However, I recognize the genius that was Jobs and the fact that even if I wasn't using what he directly created via Apple, his work to put accessible, quality, pervasive, empowering consumer technology into the market moved the marketplace. Steve Jobs made that which I use better. Even though I'm not an 'Apple fanboi' by any stretch, it is folly not to recognize genius and reflect on its lessons.

I have used this time to quietly revisit some of the lessons of Steve Jobs' life. As authors now try to distill the essence of his success and watch it play out over the next decade, I look forward to perhaps learning as much from him in his death as we ever did during his life. That may be the ultimate compliment I can pay to any person.

RIP Steve Jobs.

Standing Up on the Board

Why write a blog? I’m sure the answers to this are about as varied as the people who write blogs. So why have I just now started to blog after 18+ years of working with collaborative software, the Internet and then the Web?

“I am standing up on the board.”

I casually surfed the Web for years. (At least, I’ve done what most define as Web surfing). I frequently come across ideas I might expand upon, or which I felt I should try to get on top of a bit more to see what they yield.  With the best of intentions I’d copy-paste a link locally here, or save a Web page to my hard drive there. Often I would type out a couple bullets to investigate or dwell on later. Then I’d end up racing to my next fire drill of the day.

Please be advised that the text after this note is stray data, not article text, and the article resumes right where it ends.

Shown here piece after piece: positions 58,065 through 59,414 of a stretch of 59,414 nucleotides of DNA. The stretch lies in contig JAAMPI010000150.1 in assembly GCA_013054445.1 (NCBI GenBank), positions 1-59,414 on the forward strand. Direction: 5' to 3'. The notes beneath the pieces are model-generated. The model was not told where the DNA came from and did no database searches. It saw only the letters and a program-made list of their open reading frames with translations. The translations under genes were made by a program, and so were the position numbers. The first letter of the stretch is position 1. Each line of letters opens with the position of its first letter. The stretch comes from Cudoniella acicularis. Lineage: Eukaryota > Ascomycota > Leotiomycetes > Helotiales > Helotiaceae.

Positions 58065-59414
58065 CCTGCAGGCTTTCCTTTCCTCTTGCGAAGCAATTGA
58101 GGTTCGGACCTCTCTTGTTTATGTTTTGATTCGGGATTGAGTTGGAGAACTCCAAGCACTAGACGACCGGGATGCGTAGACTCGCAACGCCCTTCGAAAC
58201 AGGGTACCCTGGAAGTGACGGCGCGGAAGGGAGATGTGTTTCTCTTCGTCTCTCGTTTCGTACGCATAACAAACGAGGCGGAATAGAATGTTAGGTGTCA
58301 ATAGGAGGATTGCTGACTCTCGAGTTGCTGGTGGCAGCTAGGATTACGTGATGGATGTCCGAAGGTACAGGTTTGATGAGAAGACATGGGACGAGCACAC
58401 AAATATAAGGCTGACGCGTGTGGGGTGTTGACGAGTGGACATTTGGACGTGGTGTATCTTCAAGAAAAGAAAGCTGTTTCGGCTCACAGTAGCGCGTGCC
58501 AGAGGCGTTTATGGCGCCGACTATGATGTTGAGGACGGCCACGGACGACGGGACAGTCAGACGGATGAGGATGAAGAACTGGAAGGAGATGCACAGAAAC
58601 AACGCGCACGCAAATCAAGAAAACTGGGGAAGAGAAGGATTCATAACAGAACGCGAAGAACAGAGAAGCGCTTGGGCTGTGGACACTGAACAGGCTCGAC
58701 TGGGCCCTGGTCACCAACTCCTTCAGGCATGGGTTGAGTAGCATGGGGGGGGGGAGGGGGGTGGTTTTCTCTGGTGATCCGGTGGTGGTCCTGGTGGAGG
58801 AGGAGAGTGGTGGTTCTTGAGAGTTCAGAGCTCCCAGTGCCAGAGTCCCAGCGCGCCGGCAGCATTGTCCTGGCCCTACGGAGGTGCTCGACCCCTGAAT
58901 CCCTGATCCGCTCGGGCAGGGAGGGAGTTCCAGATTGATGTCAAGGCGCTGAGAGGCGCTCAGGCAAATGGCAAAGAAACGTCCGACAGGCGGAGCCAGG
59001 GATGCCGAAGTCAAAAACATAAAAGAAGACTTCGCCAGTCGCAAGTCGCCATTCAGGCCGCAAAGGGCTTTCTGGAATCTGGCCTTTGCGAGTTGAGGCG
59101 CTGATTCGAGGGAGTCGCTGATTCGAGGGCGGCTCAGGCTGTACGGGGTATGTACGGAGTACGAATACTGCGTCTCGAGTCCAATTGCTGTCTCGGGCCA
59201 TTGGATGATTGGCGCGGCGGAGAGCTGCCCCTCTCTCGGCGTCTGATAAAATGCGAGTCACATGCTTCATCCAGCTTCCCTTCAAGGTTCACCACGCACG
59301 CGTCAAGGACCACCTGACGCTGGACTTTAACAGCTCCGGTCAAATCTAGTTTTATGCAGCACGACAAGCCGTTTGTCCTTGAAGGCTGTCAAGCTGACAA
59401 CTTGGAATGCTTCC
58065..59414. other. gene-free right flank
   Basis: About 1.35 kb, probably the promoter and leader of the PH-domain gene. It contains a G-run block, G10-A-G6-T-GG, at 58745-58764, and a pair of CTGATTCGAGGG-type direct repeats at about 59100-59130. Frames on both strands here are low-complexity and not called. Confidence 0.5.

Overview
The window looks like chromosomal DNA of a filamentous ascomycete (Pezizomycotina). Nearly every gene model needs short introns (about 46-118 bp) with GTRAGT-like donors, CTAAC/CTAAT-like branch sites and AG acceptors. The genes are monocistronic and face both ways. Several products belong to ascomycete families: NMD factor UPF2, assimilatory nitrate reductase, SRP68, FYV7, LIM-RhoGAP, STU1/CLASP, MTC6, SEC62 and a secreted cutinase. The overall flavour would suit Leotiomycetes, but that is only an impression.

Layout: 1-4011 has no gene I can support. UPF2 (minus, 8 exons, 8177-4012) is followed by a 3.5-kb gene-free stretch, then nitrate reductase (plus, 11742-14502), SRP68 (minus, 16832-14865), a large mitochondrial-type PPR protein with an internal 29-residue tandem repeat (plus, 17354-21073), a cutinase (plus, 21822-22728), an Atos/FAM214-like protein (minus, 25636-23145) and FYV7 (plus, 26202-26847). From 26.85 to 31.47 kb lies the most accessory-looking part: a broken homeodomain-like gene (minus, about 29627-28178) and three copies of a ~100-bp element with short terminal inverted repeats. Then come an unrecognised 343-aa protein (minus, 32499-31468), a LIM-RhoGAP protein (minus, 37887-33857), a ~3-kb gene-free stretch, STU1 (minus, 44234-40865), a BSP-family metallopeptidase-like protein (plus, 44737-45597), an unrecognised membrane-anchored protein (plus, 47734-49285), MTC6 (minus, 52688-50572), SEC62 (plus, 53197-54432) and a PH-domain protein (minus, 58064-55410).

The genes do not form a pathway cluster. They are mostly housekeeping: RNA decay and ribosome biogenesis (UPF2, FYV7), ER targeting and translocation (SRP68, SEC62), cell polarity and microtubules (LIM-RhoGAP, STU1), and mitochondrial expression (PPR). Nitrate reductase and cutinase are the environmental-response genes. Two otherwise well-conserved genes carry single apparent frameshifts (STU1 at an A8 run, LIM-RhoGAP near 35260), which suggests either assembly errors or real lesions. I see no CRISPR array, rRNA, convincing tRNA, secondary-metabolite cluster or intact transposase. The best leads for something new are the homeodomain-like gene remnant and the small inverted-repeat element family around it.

A few weeks later when I stumble across my notes, I see the words. But I can’t get inside them anymore. I didn’t integrate them into my thinking.

It is as though I initially lounged on the beach or in the shallows, made note of a nice wave further out and thought, “Gee, that would probably be an awesome wave to catch.” I fancied what it is like but I didn’t paddle out with my board and get on top of it.

Now I can’t really say what that wave was like. I didn’t experience the wave. I just glanced at it, daydreamed, and moved on to the next daydream. And the wave isn’t just the static tweet or Web page. It is the content paired with whatever ‘clicked’ about it in my stream of consciousness at that time, in that context, along that current.

The wave isn’t a photograph of the wave you can look at later. It is the wave itself.

I’ve come to believe the metaphor of surfing the Web (and now, surfing Social Media) isn’t really correct unless I try to engage the wave. Just glancing from one wave to the next as they dissipate is somehow ‘less.’

Blogging is my attempt to paddle out to interesting waves and better experience them… to actively experience them.

I don’t expect any wave to last very long. I don’t even expect to find others out in the early morning trying to catch the same waves. But when I do come across a couple others who share a wave, hopefully we’ll be able to relay the experience with more power and eloquence than those daydreaming about it from afar.

Blogging is my attempt to stand up on the board.